A 9-day infusion of leucine into fetal sheep potentiates fetal glucose-stimulated insulin secretion (GSIS). However, there were accompanying pancreatic structural changes that included a larger proportion of β-cells and increased vascularity. Whether leucine can acutely potentiate fetal GSIS in vivo before these structural changes develop is unknown. The mechanisms by which leucine acutely potentiates GSIS in adult islets and insulin-secreting cell lines are well known. These mechanisms involve leucine metabolism, including leucine oxidation. However, it is not clear if leucine-stimulated metabolic pathways are active in fetal islets. We hypothesized that leucine would acutely potentiate GSIS in fetal sheep and that isolated fetal islets are capable of oxidizing leucine. We also hypothesized that leucine would stimulate other metabolic pathways associated with insulin secretion. In pregnant sheep we tested in vivo GSIS with and without an acute leucine infusion. In isolated fetal sheep islets, we measured leucine oxidation with a [1-14C] l-leucine tracer. We also measured concentrations of other amino acids, glucose, and analytes associated with cellular metabolism following incubation of fetal islets with leucine. In vivo, a leucine infusion resulted in glucose-stimulated insulin concentrations that were over 50% higher than controls (P < 0.05). Isolated fetal islets oxidized leucine. Leucine supplementation of isolated fetal islets also resulted in significant activation of metabolic pathways involving leucine and other amino acids. In summary, acute leucine supplementation potentiates fetal GSIS in vivo, likely through pathways related to the oxidation of leucine and catabolism of other amino acids.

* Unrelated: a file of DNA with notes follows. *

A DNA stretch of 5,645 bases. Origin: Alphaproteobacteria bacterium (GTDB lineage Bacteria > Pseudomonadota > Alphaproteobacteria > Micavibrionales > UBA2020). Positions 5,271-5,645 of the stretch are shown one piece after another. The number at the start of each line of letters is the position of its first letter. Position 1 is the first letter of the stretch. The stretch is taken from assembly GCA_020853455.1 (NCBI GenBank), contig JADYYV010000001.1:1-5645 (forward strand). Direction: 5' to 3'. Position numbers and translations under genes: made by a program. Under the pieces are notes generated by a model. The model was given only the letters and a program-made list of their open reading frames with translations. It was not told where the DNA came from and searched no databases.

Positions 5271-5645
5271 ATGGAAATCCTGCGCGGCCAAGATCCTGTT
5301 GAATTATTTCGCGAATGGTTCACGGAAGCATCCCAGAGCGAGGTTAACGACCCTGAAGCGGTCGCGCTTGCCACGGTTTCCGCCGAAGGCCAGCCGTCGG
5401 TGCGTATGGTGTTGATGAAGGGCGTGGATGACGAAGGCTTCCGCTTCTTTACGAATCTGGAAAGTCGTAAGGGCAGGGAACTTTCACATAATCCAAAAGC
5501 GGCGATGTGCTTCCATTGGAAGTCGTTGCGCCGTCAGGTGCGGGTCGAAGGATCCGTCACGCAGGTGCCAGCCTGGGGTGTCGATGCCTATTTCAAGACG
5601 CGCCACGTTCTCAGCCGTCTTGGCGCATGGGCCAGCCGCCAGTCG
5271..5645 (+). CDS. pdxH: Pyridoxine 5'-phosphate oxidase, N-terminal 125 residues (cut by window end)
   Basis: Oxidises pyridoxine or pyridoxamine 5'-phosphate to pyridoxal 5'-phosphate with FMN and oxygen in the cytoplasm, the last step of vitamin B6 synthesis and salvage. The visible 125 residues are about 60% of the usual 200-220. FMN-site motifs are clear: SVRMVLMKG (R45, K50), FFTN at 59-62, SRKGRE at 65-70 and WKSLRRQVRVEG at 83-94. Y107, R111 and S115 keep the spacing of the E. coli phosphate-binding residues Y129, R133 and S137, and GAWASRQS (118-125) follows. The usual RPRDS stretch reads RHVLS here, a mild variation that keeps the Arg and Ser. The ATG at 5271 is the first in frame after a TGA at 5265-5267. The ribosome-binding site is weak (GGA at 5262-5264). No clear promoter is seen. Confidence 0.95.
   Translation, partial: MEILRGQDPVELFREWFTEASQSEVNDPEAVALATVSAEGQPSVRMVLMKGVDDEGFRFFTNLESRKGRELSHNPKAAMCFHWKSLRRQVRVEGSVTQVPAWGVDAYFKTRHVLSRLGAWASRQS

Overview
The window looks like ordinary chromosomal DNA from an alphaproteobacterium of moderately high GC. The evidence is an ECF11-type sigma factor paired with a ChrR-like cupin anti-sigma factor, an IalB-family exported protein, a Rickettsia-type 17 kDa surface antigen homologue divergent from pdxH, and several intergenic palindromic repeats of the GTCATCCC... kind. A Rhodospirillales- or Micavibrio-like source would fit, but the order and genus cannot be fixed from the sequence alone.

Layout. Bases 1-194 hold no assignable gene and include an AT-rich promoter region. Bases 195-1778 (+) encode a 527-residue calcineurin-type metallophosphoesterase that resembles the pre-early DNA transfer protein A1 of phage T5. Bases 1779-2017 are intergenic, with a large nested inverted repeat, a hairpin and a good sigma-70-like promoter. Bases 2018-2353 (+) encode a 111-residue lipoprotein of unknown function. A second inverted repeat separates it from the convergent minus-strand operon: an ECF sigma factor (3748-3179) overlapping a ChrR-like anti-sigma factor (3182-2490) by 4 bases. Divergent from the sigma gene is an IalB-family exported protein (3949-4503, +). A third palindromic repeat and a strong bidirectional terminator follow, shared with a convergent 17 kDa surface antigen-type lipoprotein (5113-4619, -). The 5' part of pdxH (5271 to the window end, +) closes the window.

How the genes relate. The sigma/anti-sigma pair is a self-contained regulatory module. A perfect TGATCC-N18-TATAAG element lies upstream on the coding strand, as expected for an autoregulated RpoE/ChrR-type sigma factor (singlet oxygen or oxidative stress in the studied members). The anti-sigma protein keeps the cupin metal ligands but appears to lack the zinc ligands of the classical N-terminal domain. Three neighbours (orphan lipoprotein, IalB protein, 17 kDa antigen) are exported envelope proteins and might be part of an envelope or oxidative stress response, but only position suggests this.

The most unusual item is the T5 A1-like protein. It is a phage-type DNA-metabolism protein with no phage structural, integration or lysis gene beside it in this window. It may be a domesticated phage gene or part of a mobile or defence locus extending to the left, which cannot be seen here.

Susan M Soto, Amy C Blake, Stephanie R Wesolowski, Paul J Rozance, Kristen B Barthel, Bifeng Gao, Byron Hetrick, Carrie E McCurdy, Natalia G Garza, William W Hay Jr, Leslie A Leinwand, Jacob E Friedman, and Laura D Brown